Hot Commodity, Cold Comfort
By Anjan Sundaram

(FORTUNE Magazine) - Pascal Kasereka emerges from a forest carrying his weight in rocks slung over his back. "We are lucky to have these rocks in the earth," says the 16-year-old, who has spent two days walking from a tin mine in Walikale in eastern Democratic Republic of Congo to sell his load. "I hear the Americans like them."

Soldiers with Kalashnikovs herd Kasereka and a dozen others to a corner of a clearing near the town of Mayuwano as middlemen weigh their sacks of ore and pay them 30 cents a kilogram--about $15 for the rocks on Kasereka's back--a price guaranteed by the guns pointed at him. The teenagers fall to the ground in exhaustion, while a few feet away those same sacks are sold for five times the price. They will ultimately fetch $350 on world markets, after they are flown out of Mayuwano on rusty Russian Antonovs and smuggled to Rwanda and other destinations.

Cassiterite, the ore that contains tin, is a hot commodity now that environmental regulations have forced the global electronics industry to use tin instead of lead in circuitboards and other components. The price of tin has nearly doubled since 2002, to about $7,600 a metric ton. But few end users seem aware of the hazardous conditions and low wages miners like Kasereka endure.

"The tunnels in Walikale are not safe," whispers Kasereka, who climbs into mines wearing flimsy rubber boots and a flashlight tied to his head. "There is no space to breathe. They collapse every few days, and miners die. Their graves are in the forests." But, Kasereka says, his family would starve without the money he brings home.

Far from Walikale, Bruce Moloznik, a vice president at Cookson Electronics Assembly Materials, the New Jersey manufacturer of more than a fifth of the world's solder, which is used in circuitboards, expresses surprise to learn where much of the world's tin comes from. "Africa has never been mentioned as a source of our tin," he says, adding that his company "is not interested in supporting anything illegal."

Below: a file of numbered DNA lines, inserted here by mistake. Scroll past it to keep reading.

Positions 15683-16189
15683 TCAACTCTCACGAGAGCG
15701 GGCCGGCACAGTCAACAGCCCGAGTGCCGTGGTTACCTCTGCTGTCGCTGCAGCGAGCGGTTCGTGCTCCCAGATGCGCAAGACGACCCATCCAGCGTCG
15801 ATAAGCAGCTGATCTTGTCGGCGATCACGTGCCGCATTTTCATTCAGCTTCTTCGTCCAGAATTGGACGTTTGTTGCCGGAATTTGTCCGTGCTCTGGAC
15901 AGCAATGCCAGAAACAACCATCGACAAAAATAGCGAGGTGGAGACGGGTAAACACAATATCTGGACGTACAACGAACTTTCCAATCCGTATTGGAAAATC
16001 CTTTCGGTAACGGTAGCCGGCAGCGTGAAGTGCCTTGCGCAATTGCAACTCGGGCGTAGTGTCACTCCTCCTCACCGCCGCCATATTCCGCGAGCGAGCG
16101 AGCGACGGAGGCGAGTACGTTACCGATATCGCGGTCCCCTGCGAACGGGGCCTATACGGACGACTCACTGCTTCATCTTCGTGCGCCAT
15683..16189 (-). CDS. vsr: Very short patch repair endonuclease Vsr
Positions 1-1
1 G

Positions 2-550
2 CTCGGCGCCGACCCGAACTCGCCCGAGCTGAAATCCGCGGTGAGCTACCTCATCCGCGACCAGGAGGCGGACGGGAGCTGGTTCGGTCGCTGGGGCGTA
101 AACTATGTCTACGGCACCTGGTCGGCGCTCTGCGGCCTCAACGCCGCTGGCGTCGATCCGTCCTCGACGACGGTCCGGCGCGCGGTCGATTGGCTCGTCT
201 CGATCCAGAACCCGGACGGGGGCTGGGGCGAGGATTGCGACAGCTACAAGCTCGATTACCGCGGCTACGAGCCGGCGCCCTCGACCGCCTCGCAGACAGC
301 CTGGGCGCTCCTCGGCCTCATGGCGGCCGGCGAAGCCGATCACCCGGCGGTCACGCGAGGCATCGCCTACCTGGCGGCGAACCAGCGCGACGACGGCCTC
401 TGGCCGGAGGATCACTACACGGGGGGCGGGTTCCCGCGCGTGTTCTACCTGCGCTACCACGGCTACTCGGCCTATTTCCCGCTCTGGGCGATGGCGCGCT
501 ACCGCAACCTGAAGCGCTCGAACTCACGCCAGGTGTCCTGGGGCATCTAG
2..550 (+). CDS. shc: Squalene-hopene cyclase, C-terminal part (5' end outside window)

The reason Moloznik and others don't know they are buying tin sourced in Congo, according to Global Witness, a Washington, D.C., research and advocacy group, is that most of it disappears into world metal markets and is labeled as coming from Malaysia, Belgium, or South Africa. According to a report published last year by the group, the mines around Walikale alone produced about 3% of global production, most of which was smuggled into Rwanda. That country, the report said, exported five times the amount of tin it produced yet recorded no legal imports. Most of Rwanda's exports were sent to Malaysia, other African countries, and Britain, according to export documents obtained by Global Witness, but none of those countries reported any significant imports of Rwandan tin ore. All of which means that for the rest of the world, Congolese tin simply does not exist.

Congo contains some of the world's richest deposits of gold, diamond, copper, and other minerals, but its wealth has long been a curse for its war-torn villages, washed over by waves of greedy gunmen who looted the mines and exploited miners during a decade of conflict that killed nearly four million people.

"This is dirty business involving high-ranking officials, politicians, and the interests of member states," says a UN official who investigates illegal resource exploitation in Congo and who asked not to be named. "We won't have action until it is no longer politically correct to ignore the situation."

Congo's Minister for Mines, Ingele Ifoto, deplored the bleeding of his country's wealth but claimed only pressure from abroad could catalyze change in his lawless country. "As long as there is a global demand, the smugglers will find a way to supply it," Ifoto says. "Our borders are too vast to be guarded by us."

Multinational corporations like Cookson say they oppose illegally sourced minerals, and some, including Samsung (Research), say they impose strict conditions on suppliers and contractors. But for now, miners like Pascal Kasereka continue to sweat and risk their lives in their mineral-cursed forest to keep the electronics industry humming. Top of page